At the time it was passed, Balow said Senate File 43 would "help deliver the skilled workforce that Wyoming industries need, no matter if that’s a four-year degree or specialized training. Whatever our cars will run on in the future, we’re still going to need mechanics with advanced skills to keep them on the road. We need welders, electricians, plumbers, carpenters and wind turbine technicians."
This was not the first award Reichert has received in the Harbor Freight competition. He was a semi-finalist last year and received a Harbor Freight gift card good for $1,000 in purchases of the school's choice.
The technical trades classes at Guernsey-Sunrise have been involved in several community projects that became part of their story used in the application for several major funding awards. Along with work done at the Guard Camp, the renovation work that began last year and continues at the local VFW Post building has been the key project for Reichert's curriculum he developed to take his students out into a real world situation in construction. Reichert said, "I wanted my kids to get out of the classroom and put them in a situation where they had to actually participate in a building project that would expose them to the entire gamut of planning and carrying out the work start to finish. The VFW project has been a perfect opportunity to do just that. If they ever want to have their own business in the construction arena, they need to know how to manage cash flow, how job bidding works, how to manage time and work schedules--all the things required to be successful."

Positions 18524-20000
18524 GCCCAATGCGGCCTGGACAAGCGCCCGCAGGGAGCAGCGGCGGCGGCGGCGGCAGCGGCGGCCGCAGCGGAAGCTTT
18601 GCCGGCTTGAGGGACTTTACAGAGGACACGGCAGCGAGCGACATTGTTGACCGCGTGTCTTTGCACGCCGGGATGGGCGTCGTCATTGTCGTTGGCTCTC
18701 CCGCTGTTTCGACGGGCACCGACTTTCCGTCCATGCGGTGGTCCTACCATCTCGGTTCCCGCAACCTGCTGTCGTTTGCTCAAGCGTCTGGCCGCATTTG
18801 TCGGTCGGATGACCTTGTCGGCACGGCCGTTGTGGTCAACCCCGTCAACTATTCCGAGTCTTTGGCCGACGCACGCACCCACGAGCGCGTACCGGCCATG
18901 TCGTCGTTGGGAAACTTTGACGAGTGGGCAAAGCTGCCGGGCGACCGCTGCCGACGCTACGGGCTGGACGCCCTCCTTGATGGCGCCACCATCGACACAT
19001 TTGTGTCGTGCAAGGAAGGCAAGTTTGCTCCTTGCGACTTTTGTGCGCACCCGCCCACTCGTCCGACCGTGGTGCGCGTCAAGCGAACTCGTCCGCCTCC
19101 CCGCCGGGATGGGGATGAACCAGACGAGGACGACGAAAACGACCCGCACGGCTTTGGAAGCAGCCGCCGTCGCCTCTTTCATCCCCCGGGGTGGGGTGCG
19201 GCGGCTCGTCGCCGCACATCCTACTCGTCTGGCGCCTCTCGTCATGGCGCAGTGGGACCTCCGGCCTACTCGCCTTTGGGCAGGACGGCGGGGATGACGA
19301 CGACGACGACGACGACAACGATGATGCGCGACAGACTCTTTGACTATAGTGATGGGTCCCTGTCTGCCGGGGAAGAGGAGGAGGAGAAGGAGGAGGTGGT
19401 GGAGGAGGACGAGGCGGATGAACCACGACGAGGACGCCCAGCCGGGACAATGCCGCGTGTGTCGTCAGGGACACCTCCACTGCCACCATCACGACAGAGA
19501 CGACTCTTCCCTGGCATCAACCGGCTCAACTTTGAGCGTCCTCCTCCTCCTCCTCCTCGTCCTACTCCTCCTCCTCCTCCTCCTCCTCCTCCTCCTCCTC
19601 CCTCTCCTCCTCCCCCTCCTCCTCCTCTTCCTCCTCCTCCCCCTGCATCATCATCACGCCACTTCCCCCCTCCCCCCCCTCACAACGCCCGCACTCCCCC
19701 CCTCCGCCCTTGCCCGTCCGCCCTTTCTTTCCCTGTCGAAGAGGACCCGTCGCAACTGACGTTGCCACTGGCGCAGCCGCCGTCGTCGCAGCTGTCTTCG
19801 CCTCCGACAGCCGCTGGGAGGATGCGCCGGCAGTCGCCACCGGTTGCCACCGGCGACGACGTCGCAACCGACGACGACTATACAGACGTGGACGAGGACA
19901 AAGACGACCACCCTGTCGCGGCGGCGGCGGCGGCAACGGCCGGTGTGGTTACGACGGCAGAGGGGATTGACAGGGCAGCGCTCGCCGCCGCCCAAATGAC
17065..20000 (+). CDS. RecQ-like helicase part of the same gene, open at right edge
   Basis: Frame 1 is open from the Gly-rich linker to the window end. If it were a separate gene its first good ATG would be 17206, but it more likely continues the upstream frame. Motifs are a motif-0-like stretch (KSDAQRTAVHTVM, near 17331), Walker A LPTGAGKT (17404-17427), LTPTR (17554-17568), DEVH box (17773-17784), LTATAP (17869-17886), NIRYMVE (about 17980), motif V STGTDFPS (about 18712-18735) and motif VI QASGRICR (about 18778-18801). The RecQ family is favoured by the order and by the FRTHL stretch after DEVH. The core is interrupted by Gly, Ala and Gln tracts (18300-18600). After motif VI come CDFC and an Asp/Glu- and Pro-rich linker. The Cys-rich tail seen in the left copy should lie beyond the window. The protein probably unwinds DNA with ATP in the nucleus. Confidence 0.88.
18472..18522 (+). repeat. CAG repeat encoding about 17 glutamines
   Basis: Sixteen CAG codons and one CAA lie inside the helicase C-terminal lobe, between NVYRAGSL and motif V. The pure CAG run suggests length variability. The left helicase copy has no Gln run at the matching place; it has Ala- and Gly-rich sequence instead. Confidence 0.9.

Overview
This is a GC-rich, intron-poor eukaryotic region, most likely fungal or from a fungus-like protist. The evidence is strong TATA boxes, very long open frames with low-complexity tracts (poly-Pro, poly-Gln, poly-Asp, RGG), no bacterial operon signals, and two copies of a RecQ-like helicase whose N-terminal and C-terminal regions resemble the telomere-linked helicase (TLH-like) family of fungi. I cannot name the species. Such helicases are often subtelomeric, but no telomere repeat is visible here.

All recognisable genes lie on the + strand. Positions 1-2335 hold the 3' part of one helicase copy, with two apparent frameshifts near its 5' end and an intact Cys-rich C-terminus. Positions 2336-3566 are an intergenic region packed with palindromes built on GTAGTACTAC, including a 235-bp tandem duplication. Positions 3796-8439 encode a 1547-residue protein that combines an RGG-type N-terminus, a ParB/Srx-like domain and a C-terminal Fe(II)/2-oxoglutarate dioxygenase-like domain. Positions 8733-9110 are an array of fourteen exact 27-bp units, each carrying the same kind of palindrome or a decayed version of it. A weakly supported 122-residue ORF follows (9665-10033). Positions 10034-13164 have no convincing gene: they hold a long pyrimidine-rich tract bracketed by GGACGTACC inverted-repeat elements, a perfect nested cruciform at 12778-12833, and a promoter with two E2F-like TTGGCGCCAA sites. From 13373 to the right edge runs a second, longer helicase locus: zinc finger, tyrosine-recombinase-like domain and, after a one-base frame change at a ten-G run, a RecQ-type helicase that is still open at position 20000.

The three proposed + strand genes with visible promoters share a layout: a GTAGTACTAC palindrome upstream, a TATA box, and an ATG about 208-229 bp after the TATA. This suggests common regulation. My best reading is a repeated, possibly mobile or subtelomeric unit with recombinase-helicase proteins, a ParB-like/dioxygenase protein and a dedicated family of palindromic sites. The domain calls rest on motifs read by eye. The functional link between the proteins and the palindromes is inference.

In addition to the Harbor Freight award this year, Reichert has also received funding from other sources. Over the past two years, The Home Depot Foundation, Harbor Freight’s Tools for Schools program and the Wyoming Department of Education have provided over $15,000. That provided the money that allowed the work to begin at the VFW.
Reichert and his students began with a complete renovation of the upstairs restrooms. During the 2018-2019 school year, they continued with the replacement of windows, improved the lighting and built a storage room for medical equipment the VFW loans out to veterans and community members as needed.